Yesterday and we were all in show and tell mode. The sun was hot, skies were blue and 50 people from NT Wales plus a few from the fit for the future network were over with us. The purpose of the day was to look at what we are calling the big three. The three biggest renewable energy projects completed to date in the National Trust (Plas Newydd, Hafod y Llan and Hafod y Porth…completed ish for the third one). With people from properties all over Wales there was a real buzz around what is possible. We were fielding questions around the technical bits and also questions around “what we could do at other properties…” Our furthest travelling visitor was Phil from Perth. (Not Australia)

Nuff said... renewables can be confusing even for professionals. (image R .Williams. Funny!)

Nuff said… renewables can be confusing even for professionals. (image R .Williams. Funny!)

We had a good look at the Marine source heat pump and PV at Plas Newydd in the morning. The weather really did make the day. There is no bluer sky than the one above Plas Newydd on one of those days. At lunch time it was over to the mountains for a farm and hydro afternoon. Tenants from the NT Dolaucothi estate in Carmarthenshire were up to look at possibilities and The Bodnant team were over to look at solutions. The feedback has been really positive and  i think this is the start of more sharing to come… hope we can sort the weather as well next time

Nothing beats seeing and experiencing renewables close up. it show's you what is possible

Nothing beats seeing and experiencing renewables close up. It show’s you what is possible

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From a twinkle in the eye to the “ta-dah” moment


Another day in the National Trust, another fabulous property which offers a world of opportunity!

Last Friday saw me over in the East of England at Felbrigg Hall to assist in the scoping out and options appraisal of potential renewable heating systems for the hall, catering and holiday cottages.  As we move up a gear in the trusts Renewable Energy Investment programme we are developing our “pool” of consultants and contractors who can assist properties to turn twinkles in the eye into reality. My role = to be the short, bald critical eye over the process, and to ensure the unique requirements of the national Trust are incorporated into the options appraisal.Felbrigg4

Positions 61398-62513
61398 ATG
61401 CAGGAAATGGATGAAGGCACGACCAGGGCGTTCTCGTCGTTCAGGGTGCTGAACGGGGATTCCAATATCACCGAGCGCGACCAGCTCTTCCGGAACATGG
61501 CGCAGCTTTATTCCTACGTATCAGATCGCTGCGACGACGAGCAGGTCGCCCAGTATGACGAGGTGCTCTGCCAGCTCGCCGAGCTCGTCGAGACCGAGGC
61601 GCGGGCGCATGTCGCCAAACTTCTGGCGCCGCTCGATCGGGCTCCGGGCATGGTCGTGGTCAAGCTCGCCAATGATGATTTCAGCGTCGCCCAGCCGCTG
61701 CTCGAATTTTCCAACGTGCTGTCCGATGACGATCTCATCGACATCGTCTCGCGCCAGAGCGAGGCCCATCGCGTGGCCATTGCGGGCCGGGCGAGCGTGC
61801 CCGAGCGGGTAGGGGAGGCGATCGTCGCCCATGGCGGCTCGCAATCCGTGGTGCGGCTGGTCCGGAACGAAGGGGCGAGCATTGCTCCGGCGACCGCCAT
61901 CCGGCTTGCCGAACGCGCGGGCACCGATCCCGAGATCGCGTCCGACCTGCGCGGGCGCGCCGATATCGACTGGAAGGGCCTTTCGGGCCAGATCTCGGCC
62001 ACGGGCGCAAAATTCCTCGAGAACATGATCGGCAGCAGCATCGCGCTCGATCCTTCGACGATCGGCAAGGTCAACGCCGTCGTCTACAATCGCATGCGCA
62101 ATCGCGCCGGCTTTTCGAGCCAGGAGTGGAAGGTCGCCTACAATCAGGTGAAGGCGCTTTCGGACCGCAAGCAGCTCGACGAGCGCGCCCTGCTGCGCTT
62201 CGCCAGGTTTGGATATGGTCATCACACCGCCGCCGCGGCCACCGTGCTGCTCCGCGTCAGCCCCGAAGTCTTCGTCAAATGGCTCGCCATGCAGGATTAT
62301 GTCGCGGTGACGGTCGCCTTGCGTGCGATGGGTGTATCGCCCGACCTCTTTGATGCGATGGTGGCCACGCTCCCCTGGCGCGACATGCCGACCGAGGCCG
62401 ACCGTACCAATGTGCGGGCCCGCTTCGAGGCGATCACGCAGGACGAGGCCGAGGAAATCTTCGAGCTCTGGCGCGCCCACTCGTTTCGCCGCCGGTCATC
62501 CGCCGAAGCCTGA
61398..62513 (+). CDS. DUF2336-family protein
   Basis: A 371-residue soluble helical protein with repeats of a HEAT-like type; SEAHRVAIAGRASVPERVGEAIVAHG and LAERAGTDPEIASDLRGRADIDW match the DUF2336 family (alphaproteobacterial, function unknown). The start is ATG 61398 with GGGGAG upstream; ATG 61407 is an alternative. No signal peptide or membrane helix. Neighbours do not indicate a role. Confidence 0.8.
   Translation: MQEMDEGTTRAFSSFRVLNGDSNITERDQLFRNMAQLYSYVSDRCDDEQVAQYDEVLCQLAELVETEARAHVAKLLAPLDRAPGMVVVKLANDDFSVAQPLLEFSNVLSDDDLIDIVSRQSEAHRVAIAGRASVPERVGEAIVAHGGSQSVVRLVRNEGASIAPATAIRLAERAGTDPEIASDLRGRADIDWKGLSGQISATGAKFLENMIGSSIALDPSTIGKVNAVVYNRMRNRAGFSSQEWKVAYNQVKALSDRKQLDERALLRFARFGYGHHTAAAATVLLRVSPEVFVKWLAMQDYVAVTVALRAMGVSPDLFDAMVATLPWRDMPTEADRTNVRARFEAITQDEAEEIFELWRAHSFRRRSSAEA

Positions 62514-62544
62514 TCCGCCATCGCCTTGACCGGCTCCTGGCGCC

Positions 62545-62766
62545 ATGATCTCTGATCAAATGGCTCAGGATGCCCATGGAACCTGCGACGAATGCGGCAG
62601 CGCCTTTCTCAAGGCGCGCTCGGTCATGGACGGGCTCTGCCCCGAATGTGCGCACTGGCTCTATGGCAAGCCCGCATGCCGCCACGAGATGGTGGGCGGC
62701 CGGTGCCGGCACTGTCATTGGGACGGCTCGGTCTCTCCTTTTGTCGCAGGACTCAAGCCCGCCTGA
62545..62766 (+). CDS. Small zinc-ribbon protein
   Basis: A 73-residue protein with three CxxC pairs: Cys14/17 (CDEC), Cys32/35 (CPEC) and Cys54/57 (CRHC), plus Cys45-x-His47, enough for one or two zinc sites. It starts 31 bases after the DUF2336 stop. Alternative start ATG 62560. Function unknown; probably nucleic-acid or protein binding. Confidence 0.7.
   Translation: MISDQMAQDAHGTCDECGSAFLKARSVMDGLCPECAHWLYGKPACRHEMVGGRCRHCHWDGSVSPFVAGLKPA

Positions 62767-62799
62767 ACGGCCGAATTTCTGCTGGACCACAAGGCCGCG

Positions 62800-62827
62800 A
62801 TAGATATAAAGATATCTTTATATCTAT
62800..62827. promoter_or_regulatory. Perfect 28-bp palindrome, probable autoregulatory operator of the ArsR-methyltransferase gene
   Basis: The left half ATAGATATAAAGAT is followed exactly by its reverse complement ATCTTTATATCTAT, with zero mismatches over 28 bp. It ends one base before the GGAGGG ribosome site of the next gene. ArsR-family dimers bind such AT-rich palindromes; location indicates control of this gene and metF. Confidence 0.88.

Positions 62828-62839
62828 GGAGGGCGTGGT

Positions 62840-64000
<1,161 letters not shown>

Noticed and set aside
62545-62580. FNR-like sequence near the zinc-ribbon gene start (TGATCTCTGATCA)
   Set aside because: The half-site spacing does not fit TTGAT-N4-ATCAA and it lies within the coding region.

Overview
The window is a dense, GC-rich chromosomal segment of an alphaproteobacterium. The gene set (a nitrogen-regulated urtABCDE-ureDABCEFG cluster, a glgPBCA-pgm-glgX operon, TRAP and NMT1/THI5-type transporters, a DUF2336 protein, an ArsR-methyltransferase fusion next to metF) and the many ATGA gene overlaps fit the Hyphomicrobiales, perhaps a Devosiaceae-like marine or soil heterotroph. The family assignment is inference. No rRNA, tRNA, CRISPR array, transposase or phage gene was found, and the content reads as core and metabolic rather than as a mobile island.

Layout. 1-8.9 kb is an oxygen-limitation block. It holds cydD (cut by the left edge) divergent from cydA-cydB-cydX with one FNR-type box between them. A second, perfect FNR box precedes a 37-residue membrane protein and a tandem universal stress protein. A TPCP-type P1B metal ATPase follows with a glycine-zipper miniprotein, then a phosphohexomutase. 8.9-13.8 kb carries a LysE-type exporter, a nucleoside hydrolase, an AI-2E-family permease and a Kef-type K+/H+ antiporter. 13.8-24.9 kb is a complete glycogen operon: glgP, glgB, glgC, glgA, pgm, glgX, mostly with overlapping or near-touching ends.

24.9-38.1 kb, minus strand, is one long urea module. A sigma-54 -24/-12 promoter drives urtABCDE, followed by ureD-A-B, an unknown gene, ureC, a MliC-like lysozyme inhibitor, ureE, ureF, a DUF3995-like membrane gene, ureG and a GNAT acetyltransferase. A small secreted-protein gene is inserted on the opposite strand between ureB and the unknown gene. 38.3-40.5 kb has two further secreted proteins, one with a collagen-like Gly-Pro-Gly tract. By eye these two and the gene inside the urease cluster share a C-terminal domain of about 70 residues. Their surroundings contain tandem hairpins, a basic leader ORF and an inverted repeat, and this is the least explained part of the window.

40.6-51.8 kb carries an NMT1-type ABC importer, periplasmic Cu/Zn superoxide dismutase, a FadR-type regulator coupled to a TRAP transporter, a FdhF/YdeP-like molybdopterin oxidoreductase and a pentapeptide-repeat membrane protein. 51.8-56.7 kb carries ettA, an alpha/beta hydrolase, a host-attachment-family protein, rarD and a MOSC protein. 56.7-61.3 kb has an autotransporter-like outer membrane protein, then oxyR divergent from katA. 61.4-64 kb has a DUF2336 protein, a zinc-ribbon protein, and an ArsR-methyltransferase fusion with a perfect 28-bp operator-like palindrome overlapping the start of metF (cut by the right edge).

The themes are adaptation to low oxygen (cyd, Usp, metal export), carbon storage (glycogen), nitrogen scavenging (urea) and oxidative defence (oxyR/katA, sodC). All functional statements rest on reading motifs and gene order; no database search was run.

For example: the constraints of working within our special places and listed environments; how we are asking our heating systems very often to not only keep people warm and provide hot water for our staff and visitors, but how conservation management of relative humidity is right up there on our list of essentials.

Not an insignificant challenge, but when you look at how stunning the property is you cannot fail to appreciate why we are doing what we do!Felbrigg1

Saturday morning provided the opportunity to meet with our visitors and show them first hand behind the scenes at Plas Newydd heat pump system as part of the Wales Green Living Events 2014 programme. As always Barbara and Gill at Plas Newydd had organised things and ensured that all I had to do was turn up and do the fun bit leading guided tours.Green Living day1

The heat pump tours attracted over 50 members of the public during the day, and Barbara took over in the afternoon offering the property perspective of the whole project (sshhhh – dont tell her we had managed to sneak a sticker onto her person in a professional kind of way).Green Living day2 Huge well done to the property team for such a successful day.

They even arranged glorious weather.

Yesterday saw Keith and I undertaking “The Big Three Energy day” – an opportunity for National Trust staff and tenants (and a few others as well) to see first hand renewable projects that have been completed recently, as well as those currently underway.Spot the hydro









More from Keith on this later, but the day offered the chance to see size and scale, as well as ask questions on the systems and provoke thoughts on what can be achieved back at their own properties.

Now back to business case papers and audit paperwork (or maybe I will just go and check how the Kettle is working first)